I recently turned 35. I was raised on Saturday morning cartoons (DuckTales, Shirt Tales, lots of stuff with tales), cordless phones with extendable four-foot antennae, and Pop Rocks and Coke (they don’t kill you!). While I undoubtedly have a place in Generation X, I often share similar views with the millennials, particularly when it comes to all the church stuff. And it grieves me that so many of us have walked away from church.
Everybody has a different response and reason why our generation and those after us are leaving. They typically point to what’s wrong with the church. It’s not enough Jesus. It’s too much Jesus. It’s not enough holiness. It’s too much holiness. It’s not enough justice. It’s too much justice.
I get the concerns with church in general. But I’d like to offer the flip side of this coin: If the church isn’t what we want it to be, it’s not all the church’s fault. At least part of it is our fault. We can’t talk about the church as if it’s some abstract entity disconnected from us. We are the church.
And here's the truth: The church isn’t perfect. It’s never been perfect. It never will be perfect. So imperfections within the church simply aren’t a good excuse for anyone to leave.
But we leave with our complaints as if we aren’t part of the problem. We’re just a tad bit spoiled. We tend to want everything handed to us. We want change, but it seems many of us don’t want the work that comes with implementing change. So we bounce around, hoping to eventually land in some magical realm where the Pew Fairy has already done all the work to make church exactly what we think it should be.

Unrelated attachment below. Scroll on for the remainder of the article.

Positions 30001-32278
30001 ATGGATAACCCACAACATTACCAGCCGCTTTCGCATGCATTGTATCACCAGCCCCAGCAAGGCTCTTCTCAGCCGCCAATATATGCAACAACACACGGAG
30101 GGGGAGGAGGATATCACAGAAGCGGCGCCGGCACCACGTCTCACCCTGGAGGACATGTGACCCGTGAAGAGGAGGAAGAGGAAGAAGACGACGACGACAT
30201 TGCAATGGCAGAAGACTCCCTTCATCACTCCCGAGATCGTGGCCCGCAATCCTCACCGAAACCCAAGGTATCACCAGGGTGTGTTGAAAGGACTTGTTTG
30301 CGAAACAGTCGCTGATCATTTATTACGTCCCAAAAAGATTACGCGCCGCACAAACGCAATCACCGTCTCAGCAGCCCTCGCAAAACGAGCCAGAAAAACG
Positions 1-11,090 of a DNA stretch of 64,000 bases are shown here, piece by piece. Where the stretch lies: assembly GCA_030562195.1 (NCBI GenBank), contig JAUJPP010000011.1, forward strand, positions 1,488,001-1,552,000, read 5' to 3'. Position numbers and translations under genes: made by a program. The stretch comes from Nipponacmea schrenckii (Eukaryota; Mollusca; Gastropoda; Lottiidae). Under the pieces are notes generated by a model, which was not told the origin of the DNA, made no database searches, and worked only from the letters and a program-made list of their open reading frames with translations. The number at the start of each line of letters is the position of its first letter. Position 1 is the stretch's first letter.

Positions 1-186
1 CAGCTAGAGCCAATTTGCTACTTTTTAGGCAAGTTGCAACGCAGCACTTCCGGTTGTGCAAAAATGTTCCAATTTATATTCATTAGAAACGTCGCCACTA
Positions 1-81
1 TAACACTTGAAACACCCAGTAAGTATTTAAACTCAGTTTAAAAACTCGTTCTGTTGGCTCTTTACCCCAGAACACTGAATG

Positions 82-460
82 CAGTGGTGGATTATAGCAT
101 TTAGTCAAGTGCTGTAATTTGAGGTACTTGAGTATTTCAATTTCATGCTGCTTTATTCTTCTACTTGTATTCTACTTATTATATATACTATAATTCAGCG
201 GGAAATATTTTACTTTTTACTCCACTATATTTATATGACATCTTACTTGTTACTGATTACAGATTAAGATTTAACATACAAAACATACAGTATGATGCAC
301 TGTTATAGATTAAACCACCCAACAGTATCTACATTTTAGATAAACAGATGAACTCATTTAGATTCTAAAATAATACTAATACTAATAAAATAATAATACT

I hate to pop your balloon, but the Pew Fairy doesn’t exist.
I’ve said it before, and I’ll say it again: If you want to bring about change in the church, you can’t do it from the outside looking in. Those who are walking away aren’t helping to fix anything. I’d like to see a few of us suck it up, stop whining about everything that’s wrong, and begin working to implement the change we’re calling for.
We’re so quick to walk, but when will we get plugged in and become leaders and active volunteers? Instead of leaving, why don’t we actually become a part of it so we can help make it better?
Perhaps we’re just content to keep complaining about it. Perhaps we don’t really want it to be better—because then we wouldn’t be able to take a stand against it and we’d have to actually start attending. We’d be forced to commit.
I know church isn’t perfect. I get the arguments. I understand the frustrations. I have the exact same ones! But I’m convinced that getting out is not the best option. I’m so convinced of this that I work at a denomination’s international headquarters.
I believe in the church. I see her with a bright future. I see her speaking into the culture. I see her reaching all generations and age levels. I see her making a difference, reaching the lost, helping Christians mature, and connecting believers to God and one another. She’s not all she could be just yet, but if the next generation simply bails, she’ll never get there.
I am the church. You are the church. If there’s a problem with the church, there’s a problem with us. As long as we continue to act like outsiders looking in, change will never come.
So, are you in or are you out? Revolutions have never been started by people on the sidelines.
Darren Schalk promotes discipleship around the globe and serves on several interdenominational boards that are focused on discipleship. His latest book, Dear God, We Need to Talk, releases March 4. Follow Darren on Twitter or read his blog for more insight on discipleship.